My disappointment was soon forgotten though as, bike flung aside like a lemonade at a Bounders night out, I tried to run. What the *&^%! Ok, so maybe I should have tried this side of the race before and perhaps cycled and then tried to run but I say again what the *&^%! My first steps almost made my hit the floor, I stumbled, and conscious that people were watching, made a show of attempting to run. My calves were roaring like a lion on speed with a thorn in its wottsits and my quads were screaming for mercy. Eh, how can this be, I was fine on the bike, what’s going on. I set off on convinced that I would never finish and muttering about stupid legs, stupid race, stupid bike and an old man like me does certainly NOT have to do this sort of thing on a weekend.
Runners were streaming past me and I had to resist the temptation to pick up a branch and club them as they passed, this was so disheartening. Don’t they know who I am!
Mr Garmin tells me that my first mile was 10:40 but then the pain began to subside and my legs began to work. About time I thought. Mile 2-4 was much, much better and I was actually getting faster when the sign for the final 400 metres leapt out at me. I stopped, reapplied my make-up, adjusted my clothes, combed my hair, put a smile on my face and swung around the corner and on to the final finishing straight to thunderous……………nowt….where was “My reason for living” to cheer me on? Had I not run like a god, cycled like a hero and finished off like an Olympian? Where was my bird? No matter, I ran on, crossed the line, picked up medal and T shirt and got changed.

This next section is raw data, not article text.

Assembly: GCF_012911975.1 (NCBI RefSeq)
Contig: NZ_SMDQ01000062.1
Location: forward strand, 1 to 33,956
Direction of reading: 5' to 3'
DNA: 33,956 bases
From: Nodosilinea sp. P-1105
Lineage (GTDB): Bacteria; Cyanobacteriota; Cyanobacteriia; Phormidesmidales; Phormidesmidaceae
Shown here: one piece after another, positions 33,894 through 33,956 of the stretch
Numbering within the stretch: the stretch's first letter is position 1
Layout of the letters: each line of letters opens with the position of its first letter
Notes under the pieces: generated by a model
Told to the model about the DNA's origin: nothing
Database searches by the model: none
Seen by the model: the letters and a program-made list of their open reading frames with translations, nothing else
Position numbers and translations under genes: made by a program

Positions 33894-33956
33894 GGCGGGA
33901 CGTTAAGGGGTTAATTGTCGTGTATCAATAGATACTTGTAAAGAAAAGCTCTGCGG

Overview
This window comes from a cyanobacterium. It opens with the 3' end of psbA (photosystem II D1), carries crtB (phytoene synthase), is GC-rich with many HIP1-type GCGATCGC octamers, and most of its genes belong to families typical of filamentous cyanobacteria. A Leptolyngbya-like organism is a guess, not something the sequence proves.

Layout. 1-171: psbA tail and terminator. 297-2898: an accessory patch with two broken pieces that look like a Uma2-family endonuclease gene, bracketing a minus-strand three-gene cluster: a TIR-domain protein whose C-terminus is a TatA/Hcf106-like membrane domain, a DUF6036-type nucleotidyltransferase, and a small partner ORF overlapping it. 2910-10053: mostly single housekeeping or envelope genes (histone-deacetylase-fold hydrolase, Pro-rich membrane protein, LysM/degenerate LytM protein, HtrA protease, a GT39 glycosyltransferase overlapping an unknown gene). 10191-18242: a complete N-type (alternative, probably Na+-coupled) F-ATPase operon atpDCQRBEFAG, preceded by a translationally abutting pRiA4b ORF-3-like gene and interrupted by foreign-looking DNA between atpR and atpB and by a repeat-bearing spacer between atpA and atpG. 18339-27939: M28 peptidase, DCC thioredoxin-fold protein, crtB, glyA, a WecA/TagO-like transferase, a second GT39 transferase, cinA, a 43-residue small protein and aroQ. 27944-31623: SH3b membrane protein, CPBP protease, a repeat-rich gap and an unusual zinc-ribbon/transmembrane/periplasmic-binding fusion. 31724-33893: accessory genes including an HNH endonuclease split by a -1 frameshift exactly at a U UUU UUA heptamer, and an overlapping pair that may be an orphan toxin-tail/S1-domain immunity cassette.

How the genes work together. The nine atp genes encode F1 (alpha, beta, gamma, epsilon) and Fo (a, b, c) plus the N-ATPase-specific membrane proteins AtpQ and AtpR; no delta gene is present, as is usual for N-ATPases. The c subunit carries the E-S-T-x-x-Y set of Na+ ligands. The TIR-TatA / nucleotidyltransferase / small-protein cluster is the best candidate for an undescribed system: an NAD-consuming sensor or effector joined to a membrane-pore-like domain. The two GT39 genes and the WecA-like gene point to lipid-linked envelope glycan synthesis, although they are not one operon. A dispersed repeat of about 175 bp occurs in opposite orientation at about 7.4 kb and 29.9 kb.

Turned out that the love of my life had stayed at transition 2 to see the office team change over and turned up almost 70 minutes later!!
I beat the office team by around an hour and 20 minutes but at the time of writing don’t have their individual times so I don’t know if I won each leg-I think I did but my final leg was a very slow 38 minutes for four miles-not my finest hour.
Overall, I would highly recommend the race to runners. Don’t worry about the cycling element, give it a go and enjoy it but probably best to practice a few transitions too!
PS: Anyone know a good divorce lawyer?